The other side of being a policeman that does not sit well with me is the fact that largely a policeman has to look at people trying to figure out what is wrong with them.  I am passionately drawn to what is right with people.  Most people come to me because something is wrong with them.  Many people get very frustrated because I kind of ignore the pain they came with and focus on something I saw about God’s design in them.

So after looking at just this one job description, I have two more letters about who I am.  The issue of being an instigator not a reactor applies to just about every area of my life.  So does the concept of wanting to find out what is right about a situation.  Whether I’m looking at an individual or a nation my line very simply is “God was there first.”

When you have spent a month or two breaking down life situations or theoretical jobs, you should have quite a collection of letters on your Scrabble tray.  The more letters you have, the easier it is to spot the word that it spells.  That is why I encourage you to spend a couple of months on the breaking down process, before you try to put the pieces back together.

In this process, it is relatively easy to differentiate between reaction from woundedness and reaction from design.  For example, if I were looking at being a high-rise window washer, the revulsion would be immediate and very deep.  I know that this is due to the fear of heights I have from when I fell off a roof and crippled up my left hand.  There’s a very different feel to a wound reaction compared to a design issue.

Similarly, as we look at the things we are drawn to, the question we need to ask is whether we would do that, if no one knew we were doing it and there was no one to affirm us.  All of us are codependent to one degree or another.  All of us have areas of emotional need and we have learned how to position ourselves to have others affirm us.  But when you find yourself consistently doing something, when nobody is looking, and nobody is affirming you, especially when people are criticizing you for it, you could be pretty sure you found a design piece.

The discovery of design is never final.  I don’t believe any human being has ever learned everything there is to know about the mystery of the majesty of who God made us to be.  It is therefore wise to pause regularly and assess your life.  Learn to use the downtime of waiting in line at the bank to explore design.  Either think back to a recent event, or visually explore the interior the bank.  You can do either one of these for 1 minute or 15 minutes without any props or tools.

By regularly using the scraps of time that we normally waste during the day, to dissect events that happened to us, to find the joy points, we are capable of building a significant profile of who God made us to be.

The resources are there.  If you are old enough to read this, then you have enough life experience to begin decoding.  As you use your time and your creativity to break big pictures down into little pictures you will begin to find the letters that spell the DNA of your God-given design.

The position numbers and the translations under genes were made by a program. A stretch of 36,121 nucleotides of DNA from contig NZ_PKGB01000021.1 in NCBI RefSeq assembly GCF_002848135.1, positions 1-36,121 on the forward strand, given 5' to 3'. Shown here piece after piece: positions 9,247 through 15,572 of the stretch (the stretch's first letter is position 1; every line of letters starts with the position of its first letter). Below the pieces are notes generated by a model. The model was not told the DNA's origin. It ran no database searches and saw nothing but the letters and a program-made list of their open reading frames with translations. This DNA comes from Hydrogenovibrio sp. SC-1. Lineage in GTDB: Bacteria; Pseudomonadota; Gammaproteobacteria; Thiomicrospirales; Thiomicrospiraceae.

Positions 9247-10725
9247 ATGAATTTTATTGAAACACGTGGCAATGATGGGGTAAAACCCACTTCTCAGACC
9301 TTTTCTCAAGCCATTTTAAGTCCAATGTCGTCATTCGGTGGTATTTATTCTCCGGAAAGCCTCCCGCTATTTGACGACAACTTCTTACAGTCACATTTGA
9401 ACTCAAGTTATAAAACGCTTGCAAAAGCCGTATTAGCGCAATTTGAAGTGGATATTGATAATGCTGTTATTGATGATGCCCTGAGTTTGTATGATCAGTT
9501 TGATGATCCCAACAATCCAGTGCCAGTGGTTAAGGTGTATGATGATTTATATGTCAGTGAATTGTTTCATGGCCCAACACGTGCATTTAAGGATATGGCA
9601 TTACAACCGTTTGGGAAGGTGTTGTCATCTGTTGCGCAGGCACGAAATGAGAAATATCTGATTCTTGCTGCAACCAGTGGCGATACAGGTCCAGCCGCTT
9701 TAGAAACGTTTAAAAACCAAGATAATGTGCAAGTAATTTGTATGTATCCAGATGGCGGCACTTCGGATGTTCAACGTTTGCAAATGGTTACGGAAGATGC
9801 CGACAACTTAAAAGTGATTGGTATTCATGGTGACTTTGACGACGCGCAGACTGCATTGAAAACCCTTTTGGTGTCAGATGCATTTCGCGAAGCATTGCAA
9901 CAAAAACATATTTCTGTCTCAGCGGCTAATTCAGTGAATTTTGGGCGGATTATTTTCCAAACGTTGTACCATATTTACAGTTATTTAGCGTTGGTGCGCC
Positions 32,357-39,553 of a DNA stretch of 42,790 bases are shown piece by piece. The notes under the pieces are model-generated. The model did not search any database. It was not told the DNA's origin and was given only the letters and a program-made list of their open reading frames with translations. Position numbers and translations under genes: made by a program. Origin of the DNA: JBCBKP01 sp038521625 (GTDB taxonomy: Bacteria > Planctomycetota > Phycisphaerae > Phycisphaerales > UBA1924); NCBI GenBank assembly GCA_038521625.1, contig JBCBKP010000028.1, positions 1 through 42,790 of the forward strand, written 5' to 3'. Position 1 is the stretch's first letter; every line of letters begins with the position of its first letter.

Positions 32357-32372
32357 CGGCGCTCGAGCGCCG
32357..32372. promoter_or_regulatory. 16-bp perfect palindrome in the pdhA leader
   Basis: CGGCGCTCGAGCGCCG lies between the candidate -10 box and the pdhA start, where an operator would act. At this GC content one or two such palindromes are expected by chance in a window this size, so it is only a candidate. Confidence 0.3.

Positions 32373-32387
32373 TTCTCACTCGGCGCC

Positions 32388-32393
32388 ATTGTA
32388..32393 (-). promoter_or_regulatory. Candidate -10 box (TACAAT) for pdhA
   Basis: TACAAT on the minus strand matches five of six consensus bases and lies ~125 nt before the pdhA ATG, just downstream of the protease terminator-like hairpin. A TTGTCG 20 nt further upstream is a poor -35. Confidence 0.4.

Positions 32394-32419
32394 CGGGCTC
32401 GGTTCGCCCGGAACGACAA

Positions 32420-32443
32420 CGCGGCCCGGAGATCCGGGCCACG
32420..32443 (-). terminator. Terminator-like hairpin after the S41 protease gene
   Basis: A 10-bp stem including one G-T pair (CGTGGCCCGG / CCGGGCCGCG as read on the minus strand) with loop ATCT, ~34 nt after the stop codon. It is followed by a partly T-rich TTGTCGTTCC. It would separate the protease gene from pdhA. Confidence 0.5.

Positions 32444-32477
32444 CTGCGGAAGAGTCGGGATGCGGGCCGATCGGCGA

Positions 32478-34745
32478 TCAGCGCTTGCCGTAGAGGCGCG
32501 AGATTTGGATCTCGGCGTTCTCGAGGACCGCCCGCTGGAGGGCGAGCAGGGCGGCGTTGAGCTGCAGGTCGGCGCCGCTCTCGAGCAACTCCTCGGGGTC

Copyright December 2010 by Arthur Burk

From the Quarterdeck, in Anaheim

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12 Responses to Discover Your Design

  1. Nathaniel Wiseman says:

    Thank you, Mr. Burk. I really appreciated this article. I pray that the LORD helps me bear it in mind for when I need to wait. Shalom & Happy Holidays! Nathaniel

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  2. cliodhna says:

    Another piece of brilliant insight thanks so much Arthur. This piece reflects so much of what I am currently feeling….I had a wonderful international marketing career and spent a lot of time working with people from different countries, and now I am a stay-at-home mum who is feeling more than a little frustrated on a regular basis and struggling to see how I fit in anymore….I have the RG of Prophet and also am a real encourager which brings me joy…so now I’ll begin the Scrabble building!Bless you. Cliodhna, Dublin Ireland.

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  3. Mary-Anne Simpson says:

    Thank-you for posting the how to, on design, giving words to things makes them so much easier to unpack.
    The day I read this I had been investigating a query in my office, and in order to reply I had gone back to my files, researched the matter thoroughly and responded in a very step by step methodical way. No-one was there, no-one would know what I had done or how I had prepared my reply, but doing so gave me deep satisfaction and enjoyment AND I felt pleased with myself. One of my games is to first work from memory, then from documented history and see how much memory remembered, I had remembered well.
    As a mercy I should have the blessing of presence to bring alignment and I should be a good administrator. Both of these are true, but for years I was ashamed of enjoying administration. I worked in an industry where if you were REALLY good you got promoted out of Admin into client liaison and sales. I can’t begin to tell you how many times I got promoted, cried daily to and from work until I took a transfer back to admin because I was happy there.
    I do most of the admin in our own business and for a while resented that my husband was out and about meeting people and going to lunches while I sat in the office cut off from the “fun”.
    Now I take pleasure in realising that I was designed to be good at and love admin and I no longer feel ashamed or boring for enjoying it. I love the fact that when the world is turning up-side down 1+1 still equals 2, that is such a reassuring thing for me.
    Arthur, thank-you for giving dignity and validating design in such a way that this administrator feels proud to be one!